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I started to study more these days about Audio Amplifiers in class AB and I came across about something called bootstrap connection.

As far as I know bootstrap is used to pull the signal higher than the supply voltage and lower than the ground (in this case) since this schematic is based on a single-ended power supply. enter image description here

The book only mentions that R8,R9 and C5 is a bootstrap connection used for optimisation but I don't really get why is this so.

Could someone explain me how does it work?

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The C5 bootstrap capacitor performs two functions.

a) it raises T3 collector load to increase its gain
b) it provides extra voltage headroom on R9 to drive the output pair

T3 gain is limited by the collector load, here being R8 and R9. Ideally the collector load will be infinite. However, the T3 amplifier needs a fairly high current in the collector to source a decent current into the output pair, which would require very low values for R8 and R9.

One way to provide that would be to replace R8/9 with a current source.

This amplifier designer has chosen an different way. Without C5, R8/9 would simply present an impedance of 2.2k. However, C5 connects to the output of the amplifier, whose voltage follows that of T3 collector. C5 drives the mid point of R8/9, so that the voltage across R9 is now constant, at least at AC frequencies where the impedance of C5 is small. If the voltage across the resistor is constant, it's behaving as a current source.

When large positive outputs are required from the amplifier, C5 can drive the R8/9 junction above the rail, to continue to supply sufficient current into the output pair through R9.

The arrangement where AC-coupled feedback from a voltage follower is taken back into a bias arrangement to raise its effective impedance is called bootstrapping, and is also often found raising the impedance of input bias resistors at emitter follower or op-amp buffer inputs.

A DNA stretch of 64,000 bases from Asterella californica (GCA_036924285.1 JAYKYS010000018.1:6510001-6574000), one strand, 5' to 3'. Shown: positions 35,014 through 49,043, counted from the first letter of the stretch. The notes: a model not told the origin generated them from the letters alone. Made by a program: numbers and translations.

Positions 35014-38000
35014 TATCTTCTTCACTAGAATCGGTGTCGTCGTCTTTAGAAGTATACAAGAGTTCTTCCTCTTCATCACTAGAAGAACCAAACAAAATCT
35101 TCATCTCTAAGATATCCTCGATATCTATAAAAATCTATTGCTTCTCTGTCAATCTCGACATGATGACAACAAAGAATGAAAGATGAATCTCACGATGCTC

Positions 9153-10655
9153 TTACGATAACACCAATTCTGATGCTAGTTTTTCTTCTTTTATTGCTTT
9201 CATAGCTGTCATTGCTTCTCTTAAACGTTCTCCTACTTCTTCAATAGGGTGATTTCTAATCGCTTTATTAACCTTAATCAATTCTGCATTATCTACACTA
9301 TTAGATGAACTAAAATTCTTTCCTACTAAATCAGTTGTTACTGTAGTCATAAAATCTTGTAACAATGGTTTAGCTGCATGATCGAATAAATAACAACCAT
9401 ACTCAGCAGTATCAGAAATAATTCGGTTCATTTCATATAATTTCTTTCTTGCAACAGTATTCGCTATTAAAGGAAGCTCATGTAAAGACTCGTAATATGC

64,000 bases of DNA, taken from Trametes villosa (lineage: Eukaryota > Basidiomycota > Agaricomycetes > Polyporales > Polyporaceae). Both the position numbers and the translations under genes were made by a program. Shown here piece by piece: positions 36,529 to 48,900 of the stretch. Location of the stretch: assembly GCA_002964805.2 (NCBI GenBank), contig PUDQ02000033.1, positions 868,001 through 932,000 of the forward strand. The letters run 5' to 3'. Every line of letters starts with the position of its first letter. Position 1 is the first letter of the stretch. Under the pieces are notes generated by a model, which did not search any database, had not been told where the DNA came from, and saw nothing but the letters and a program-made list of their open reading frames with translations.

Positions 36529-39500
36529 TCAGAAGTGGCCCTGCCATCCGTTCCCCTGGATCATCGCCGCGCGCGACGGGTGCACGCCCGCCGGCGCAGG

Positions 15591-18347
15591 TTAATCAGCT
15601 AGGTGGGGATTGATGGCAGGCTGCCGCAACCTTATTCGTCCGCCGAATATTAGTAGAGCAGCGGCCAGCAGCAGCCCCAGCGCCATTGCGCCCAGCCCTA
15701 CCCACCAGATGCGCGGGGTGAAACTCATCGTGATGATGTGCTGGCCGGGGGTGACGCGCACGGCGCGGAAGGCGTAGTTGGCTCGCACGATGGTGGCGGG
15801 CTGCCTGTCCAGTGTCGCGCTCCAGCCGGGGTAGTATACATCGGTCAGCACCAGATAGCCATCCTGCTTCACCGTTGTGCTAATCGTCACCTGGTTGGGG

The arrangement where an output drives a capacitor to provide bias voltages above the normal rail is also called bootstrapping, and is also found in high side N channel FET drivers, to provide gate voltages above the normal positive rail.

This circuit qualifies for both types of bootstrap.

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  • \$\begingroup\$ I enjoyed the entire answer. I wish I might have written as clearly and directly. \$\endgroup\$ – jonk Mar 27 '18 at 19:27
  • \$\begingroup\$ @jonk Thanks, I appreciate that. I strive for clear. \$\endgroup\$ – Neil_UK Mar 27 '18 at 20:22
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No capacitor charges nor discharges instantneously. C5 and the mentioned resistors are selected to make the voltage of C5 so slowly changing that at audio frequencies even during lowest bass notes C5 doesn't charge nor discharge substantially during one cycle of the audio signal.

But why? Because the base current of T5 comes through R8 and R9. When the instantneous Uout to the speaker is nearly +24V, there would be not much voltage over R8 and R9 without C5. That would severely limit the base current of T5, which causes distortion (T5+T6 are a voltage follower, Uout wouldn't rise if T5's base current pulled the voltage down at the base)

C5 retains its charge, so it lifts the voltage of the connection R8&R9 as Uout grows. Thus there's enough voltage over R9 for sufficient base current of T5.

The same problem is nonexistent for negative signal cycles, because T3 can well pull down quite high currents.

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